A survey of 3,000 Wisconsin dairy producers predicts that cow numbers and milk production will rise over the next five years. That’s good news for the state’s dairy industry that has been losing producers, cows and milk the past few years.

The survey which was conducted by the Wisconsin Agricultural Statistics Service was sent to dairy producers in May and June of 2002. Using the assumption that milk prices would be similar to the past five years, producers were asked their intentions for the next five years.

Based on the survey, 60 percent plan to stay the same size, and 20 percent plan to expand. If producers follow through with their intentions, the Wisconsin dairy herd could hit 1.4 million cows by 2007. This would be the highest level since 1997.

The survey predicts that average herd size will climb from 73 cows to 101 cows by 2007. And with that growth in cow numbers comes growth in milk production. The survey estimates that milk production in the state could increase from the current 22 billion pounds per year to 26 billion pounds per year by 2007.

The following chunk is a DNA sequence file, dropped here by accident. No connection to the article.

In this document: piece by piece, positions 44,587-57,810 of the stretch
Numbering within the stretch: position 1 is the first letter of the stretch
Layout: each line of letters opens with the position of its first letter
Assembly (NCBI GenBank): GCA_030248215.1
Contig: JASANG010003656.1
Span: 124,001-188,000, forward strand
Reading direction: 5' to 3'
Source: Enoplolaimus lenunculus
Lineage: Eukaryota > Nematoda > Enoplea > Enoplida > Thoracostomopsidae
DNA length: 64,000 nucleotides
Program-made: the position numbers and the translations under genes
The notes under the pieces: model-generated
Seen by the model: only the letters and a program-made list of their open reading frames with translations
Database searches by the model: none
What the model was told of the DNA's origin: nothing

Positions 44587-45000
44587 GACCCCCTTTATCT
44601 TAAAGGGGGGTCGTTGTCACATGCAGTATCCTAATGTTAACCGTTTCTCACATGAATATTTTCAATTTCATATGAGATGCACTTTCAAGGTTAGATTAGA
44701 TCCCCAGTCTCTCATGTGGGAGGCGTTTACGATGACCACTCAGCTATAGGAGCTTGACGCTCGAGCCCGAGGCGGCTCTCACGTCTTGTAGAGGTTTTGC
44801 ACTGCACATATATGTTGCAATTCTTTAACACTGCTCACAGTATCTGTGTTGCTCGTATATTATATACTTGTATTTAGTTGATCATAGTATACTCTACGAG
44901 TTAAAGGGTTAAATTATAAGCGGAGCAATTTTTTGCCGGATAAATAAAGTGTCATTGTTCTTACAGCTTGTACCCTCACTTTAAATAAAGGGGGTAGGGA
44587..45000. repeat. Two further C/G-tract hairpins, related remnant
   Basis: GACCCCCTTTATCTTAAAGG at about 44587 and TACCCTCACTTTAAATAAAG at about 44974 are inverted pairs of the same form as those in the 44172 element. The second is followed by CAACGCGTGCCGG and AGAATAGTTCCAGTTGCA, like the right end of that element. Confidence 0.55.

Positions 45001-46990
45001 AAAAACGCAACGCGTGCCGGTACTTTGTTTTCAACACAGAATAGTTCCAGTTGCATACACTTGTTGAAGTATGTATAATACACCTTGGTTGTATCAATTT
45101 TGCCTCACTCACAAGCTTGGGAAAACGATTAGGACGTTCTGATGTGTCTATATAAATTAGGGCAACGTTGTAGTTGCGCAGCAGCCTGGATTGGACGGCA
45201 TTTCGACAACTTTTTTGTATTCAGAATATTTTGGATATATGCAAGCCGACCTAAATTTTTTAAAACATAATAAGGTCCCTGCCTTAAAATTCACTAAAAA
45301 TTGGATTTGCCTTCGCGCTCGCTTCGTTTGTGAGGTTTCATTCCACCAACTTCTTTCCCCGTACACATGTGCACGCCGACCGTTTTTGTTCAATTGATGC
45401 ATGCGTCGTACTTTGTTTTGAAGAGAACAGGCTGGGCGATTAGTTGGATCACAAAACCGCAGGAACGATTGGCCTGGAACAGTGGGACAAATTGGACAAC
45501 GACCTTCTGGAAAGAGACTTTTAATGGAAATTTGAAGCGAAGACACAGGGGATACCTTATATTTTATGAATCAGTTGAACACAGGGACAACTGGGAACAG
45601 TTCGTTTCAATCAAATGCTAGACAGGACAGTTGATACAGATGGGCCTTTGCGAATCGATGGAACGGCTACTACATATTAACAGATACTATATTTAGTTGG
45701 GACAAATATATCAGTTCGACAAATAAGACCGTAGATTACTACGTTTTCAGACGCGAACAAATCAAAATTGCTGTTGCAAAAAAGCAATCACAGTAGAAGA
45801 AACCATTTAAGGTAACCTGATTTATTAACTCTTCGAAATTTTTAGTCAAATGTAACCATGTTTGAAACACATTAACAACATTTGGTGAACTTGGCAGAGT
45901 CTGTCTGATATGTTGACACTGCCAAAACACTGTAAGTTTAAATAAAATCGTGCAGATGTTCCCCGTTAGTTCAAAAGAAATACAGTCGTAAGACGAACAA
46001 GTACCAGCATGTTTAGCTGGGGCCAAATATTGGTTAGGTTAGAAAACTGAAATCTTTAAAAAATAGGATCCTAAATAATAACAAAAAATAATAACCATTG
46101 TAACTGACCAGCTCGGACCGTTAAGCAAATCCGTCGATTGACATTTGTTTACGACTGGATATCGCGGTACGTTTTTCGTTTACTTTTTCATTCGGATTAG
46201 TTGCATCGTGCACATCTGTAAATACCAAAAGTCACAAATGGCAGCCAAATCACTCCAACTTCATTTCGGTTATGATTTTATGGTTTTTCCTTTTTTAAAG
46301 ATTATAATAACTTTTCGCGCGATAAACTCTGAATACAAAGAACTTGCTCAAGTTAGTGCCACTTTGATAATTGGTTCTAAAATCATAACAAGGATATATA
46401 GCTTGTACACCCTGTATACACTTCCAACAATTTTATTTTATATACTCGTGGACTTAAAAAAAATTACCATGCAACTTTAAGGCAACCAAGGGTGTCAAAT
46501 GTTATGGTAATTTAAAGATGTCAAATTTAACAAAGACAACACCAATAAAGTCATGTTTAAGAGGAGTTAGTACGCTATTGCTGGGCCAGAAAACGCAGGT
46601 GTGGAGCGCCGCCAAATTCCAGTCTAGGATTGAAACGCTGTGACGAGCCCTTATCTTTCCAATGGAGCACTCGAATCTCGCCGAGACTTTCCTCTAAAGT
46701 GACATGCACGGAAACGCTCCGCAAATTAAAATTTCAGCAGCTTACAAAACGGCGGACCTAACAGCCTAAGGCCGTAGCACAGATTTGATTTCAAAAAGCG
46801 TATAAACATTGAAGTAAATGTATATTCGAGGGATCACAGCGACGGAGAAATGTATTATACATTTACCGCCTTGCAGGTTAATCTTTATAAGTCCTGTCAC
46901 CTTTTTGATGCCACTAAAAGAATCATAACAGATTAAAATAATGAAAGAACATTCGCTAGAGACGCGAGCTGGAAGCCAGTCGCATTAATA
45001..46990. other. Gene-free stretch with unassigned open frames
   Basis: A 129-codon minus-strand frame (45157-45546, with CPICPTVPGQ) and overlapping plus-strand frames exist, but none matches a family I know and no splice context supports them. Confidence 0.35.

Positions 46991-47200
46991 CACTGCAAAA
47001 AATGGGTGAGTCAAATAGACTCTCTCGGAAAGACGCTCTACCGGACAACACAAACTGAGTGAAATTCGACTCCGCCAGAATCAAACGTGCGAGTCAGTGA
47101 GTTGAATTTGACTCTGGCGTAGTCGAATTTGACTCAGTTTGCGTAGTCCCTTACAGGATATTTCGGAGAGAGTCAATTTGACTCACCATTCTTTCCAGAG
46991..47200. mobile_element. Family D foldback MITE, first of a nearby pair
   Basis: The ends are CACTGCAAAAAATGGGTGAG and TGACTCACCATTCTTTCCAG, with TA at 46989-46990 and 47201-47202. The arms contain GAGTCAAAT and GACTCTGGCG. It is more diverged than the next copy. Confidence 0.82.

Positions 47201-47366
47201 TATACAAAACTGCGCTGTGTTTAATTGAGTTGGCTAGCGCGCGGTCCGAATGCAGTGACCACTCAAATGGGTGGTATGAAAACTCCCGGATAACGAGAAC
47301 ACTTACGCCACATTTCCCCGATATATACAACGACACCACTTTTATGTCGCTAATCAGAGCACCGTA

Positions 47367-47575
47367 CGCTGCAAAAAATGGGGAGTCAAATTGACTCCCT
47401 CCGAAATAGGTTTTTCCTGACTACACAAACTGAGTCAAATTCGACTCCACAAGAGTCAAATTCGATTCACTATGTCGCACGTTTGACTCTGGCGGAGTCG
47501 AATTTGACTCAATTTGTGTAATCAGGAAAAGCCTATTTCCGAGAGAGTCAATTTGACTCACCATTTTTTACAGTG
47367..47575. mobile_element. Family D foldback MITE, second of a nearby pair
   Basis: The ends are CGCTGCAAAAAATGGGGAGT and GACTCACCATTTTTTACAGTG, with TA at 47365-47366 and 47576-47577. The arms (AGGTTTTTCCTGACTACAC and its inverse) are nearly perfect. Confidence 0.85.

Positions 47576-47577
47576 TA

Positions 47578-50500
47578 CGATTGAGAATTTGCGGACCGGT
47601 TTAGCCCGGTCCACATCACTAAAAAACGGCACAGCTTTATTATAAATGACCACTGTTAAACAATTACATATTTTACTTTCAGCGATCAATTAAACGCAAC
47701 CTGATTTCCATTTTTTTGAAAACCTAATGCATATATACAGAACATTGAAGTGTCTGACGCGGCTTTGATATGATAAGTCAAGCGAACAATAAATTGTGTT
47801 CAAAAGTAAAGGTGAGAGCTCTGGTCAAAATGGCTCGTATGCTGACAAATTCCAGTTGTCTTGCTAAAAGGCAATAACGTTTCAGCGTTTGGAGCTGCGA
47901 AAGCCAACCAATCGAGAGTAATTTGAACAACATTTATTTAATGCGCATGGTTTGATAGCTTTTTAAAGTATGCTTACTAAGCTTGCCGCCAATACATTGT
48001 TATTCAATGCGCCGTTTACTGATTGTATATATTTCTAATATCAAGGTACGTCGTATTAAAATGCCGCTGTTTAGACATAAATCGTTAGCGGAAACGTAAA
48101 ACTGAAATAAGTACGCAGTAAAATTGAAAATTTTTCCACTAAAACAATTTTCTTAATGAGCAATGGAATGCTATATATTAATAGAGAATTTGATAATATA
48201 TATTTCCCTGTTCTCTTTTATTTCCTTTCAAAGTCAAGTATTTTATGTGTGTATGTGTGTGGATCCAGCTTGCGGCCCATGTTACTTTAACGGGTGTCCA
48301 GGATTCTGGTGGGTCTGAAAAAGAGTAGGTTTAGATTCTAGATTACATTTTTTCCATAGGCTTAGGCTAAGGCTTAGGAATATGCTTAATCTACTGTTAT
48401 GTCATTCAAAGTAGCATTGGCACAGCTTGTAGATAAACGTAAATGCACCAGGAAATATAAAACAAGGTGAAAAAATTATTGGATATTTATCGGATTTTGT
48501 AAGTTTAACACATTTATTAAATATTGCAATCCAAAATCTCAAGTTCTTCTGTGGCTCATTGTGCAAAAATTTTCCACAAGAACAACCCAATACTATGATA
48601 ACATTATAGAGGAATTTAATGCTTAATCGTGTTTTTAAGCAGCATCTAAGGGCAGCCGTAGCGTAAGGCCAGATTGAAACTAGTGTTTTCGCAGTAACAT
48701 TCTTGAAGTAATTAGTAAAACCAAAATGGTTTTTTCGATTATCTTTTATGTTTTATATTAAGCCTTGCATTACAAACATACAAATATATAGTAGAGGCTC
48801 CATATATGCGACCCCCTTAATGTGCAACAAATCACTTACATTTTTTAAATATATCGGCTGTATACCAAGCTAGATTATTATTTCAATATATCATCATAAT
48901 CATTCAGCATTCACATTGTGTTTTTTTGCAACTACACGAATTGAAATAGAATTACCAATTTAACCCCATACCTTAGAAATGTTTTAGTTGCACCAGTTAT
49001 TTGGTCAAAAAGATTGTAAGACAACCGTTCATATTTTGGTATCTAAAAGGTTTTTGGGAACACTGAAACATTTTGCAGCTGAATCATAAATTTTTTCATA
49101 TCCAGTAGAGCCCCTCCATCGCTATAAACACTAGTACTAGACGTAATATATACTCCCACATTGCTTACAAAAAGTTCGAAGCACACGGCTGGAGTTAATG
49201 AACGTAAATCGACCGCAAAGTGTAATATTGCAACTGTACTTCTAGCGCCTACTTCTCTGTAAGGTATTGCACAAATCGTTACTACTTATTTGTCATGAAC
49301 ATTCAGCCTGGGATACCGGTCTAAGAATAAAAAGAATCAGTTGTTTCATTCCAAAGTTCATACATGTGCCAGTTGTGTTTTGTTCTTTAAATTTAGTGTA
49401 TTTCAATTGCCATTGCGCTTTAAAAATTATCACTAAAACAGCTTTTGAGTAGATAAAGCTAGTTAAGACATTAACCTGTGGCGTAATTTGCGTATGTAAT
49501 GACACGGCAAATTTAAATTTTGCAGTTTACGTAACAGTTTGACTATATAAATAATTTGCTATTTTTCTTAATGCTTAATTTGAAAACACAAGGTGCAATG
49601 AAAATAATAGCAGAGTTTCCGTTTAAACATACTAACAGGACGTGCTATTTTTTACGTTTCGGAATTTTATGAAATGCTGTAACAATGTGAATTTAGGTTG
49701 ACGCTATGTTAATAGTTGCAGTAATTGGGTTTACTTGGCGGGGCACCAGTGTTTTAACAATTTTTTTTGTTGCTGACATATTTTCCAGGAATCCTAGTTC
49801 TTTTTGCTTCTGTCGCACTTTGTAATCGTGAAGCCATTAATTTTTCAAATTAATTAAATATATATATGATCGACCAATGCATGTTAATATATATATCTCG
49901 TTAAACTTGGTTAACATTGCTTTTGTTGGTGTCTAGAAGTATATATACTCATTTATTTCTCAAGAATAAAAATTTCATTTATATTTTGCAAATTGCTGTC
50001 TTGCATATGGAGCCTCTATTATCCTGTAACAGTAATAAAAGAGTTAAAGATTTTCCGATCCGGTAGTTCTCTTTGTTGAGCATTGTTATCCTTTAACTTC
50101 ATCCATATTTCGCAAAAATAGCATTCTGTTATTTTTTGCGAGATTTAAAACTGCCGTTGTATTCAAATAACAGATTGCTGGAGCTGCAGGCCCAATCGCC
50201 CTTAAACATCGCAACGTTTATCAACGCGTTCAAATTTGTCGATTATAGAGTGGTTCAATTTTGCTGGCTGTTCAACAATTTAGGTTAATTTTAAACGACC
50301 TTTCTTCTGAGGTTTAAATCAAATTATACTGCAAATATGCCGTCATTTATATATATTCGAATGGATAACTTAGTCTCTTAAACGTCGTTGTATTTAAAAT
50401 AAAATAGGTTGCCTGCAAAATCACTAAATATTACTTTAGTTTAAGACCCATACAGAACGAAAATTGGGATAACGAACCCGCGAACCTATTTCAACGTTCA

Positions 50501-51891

Some of that milk production increase will be from an increase in cow numbers, but some of it will also be from the adoption of new technology and improvements in cow genetics. Two things that many producers are already utilizing to increase their milk per cow.

For more details from the survey, click here. (James, link to http://aae.wisc.edu/future/news/dyopinion.pdf

Minneapolis Star Tribune, Associated Press